Parents of teenagers are less likely to store firearms safely . This is a big concern, since most firearm injuries happen to teens. Teens are at greater risk of attempting suicide, and a suicide attempt with a gun is likely to be deadly. More than 90% of suicide attempts with a gun are deadly, and teens in homes with firearms are at higher risk for committing suicide [8}.
Are my children at risk if I own a gun?
This is a controversial subject. Many people feel safer when they have a gun at hand. However, the American Academy of Pediatrics (AAP)* has reviewed the current medical research on the subject and concluded that if you have children, it is safer not to have a gun in your home (see the AAP policy statement for more details).
What if I've taught my kids not to touch a gun if they find one?
A number of studies , , , , suggest that even kids who are trained not to touch guns can't resist, and that parents have unrealistic expectations about their kids' behavior around guns. That's why parents are encouraged to keep guns unloaded and locked separately from ammunition , and to ask about guns at the houses where their children play. Here are links to the full text or abstracts of the studies:
- What do boys do when they find a real gun?
- "They're Too Smart for That": Predicting What Children Would Do in the Presence of Guns
- Teaching firearm safety to children: Failure of a program
- A firearm safety program for children: They just can't say no
For more information on asking other parents these kinds of questions, visit the Asking Saves Kids (ASK) website sponsored by the non-political PAX organization in cooperation with the American Academy of Pediatrics.
How can I keep my child safe from gun injury?
According to the American Academy of Pediatrics, the best way to keep your child or teen safe from gun injury or death, is to never have a gun in your home, especially not a handgun.
For those who know the dangers of guns, but still keep a gun in the home, each of the following four measures helps protect children and teens from accidental firearm injury and suicide :
- Keep the gun locked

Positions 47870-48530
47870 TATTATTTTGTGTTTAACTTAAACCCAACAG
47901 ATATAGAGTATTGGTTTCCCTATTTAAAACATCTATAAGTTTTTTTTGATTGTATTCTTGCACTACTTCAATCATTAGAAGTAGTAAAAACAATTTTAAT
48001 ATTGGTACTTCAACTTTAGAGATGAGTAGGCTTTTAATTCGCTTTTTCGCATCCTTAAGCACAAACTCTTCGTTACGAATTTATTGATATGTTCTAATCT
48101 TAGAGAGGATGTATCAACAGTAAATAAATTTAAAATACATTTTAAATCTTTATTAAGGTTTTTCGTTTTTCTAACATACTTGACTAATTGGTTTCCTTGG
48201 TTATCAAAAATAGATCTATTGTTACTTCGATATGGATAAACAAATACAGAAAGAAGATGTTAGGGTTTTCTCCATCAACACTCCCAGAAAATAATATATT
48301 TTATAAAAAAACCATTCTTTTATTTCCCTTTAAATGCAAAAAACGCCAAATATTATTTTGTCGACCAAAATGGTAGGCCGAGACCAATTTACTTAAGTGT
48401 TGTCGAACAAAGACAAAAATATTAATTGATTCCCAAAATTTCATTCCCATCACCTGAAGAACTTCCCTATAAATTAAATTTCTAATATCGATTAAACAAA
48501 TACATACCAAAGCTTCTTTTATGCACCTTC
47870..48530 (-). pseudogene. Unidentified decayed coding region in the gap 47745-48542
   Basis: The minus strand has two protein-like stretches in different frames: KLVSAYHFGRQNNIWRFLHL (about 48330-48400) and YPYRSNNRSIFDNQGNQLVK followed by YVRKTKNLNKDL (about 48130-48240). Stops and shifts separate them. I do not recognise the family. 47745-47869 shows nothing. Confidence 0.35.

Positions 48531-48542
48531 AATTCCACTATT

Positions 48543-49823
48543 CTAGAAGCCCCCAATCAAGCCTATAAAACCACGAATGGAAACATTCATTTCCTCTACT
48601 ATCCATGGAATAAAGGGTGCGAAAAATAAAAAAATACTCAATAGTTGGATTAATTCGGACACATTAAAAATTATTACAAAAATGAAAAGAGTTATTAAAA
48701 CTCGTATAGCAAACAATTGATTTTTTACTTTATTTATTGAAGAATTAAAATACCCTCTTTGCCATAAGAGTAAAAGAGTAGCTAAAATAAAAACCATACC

- Keep the gun unloaded
- Store the ammunition locked
- Store the ammunition in a separate place from the gun
Other safety measures are:
- Hide the keys to the locked firearm and ammunition storage boxes.
- If your friends or family keep a firearm, urge them to keep it locked and unloaded.
- Only parents should know the location of the gun storage.
- Check with your local police for advice about safe storage and gun locks.
- When handling or cleaning a gun, never leave it unattended, not even for a moment.
- Teach your children never to touch guns. Make sure they know that guns can be dangerous.
- Talk with your kids about the risk of firearm injury outside the home, in places they may visit or play.
- Do you know which of your children's friends have guns in their homes? Your child might—and might even know where they are kept.
- Talk with your children about guns and violence and about the differences between TV and video game violence and real life violence.
- Simple steps parents can take to reduce children's risks from guns (from the AAP)
- Listen to AAP Health Children Radio: Firearm Safety.
What can communities do?
The AAP has released a policy statement on Firearm-Related Injuries Affecting the Pediatric Population. Here is a summary of their recommendations:
- The best way to prevent firearm-related injuries to children and teens is to keep guns out of homes and communities.
- The AAP urges that guns be subject to safety and design regulations, like other consumer products, as well as tracing.
- The AAP urges the development of quality, violence-free programming and constructive dialogue among child health and education advocates, the Federal Communications Commission, and the television and motion picture industries, as well as toy, video game, and other software manufactures and designers—in hopes this would reduce the romanticizing of guns in the media.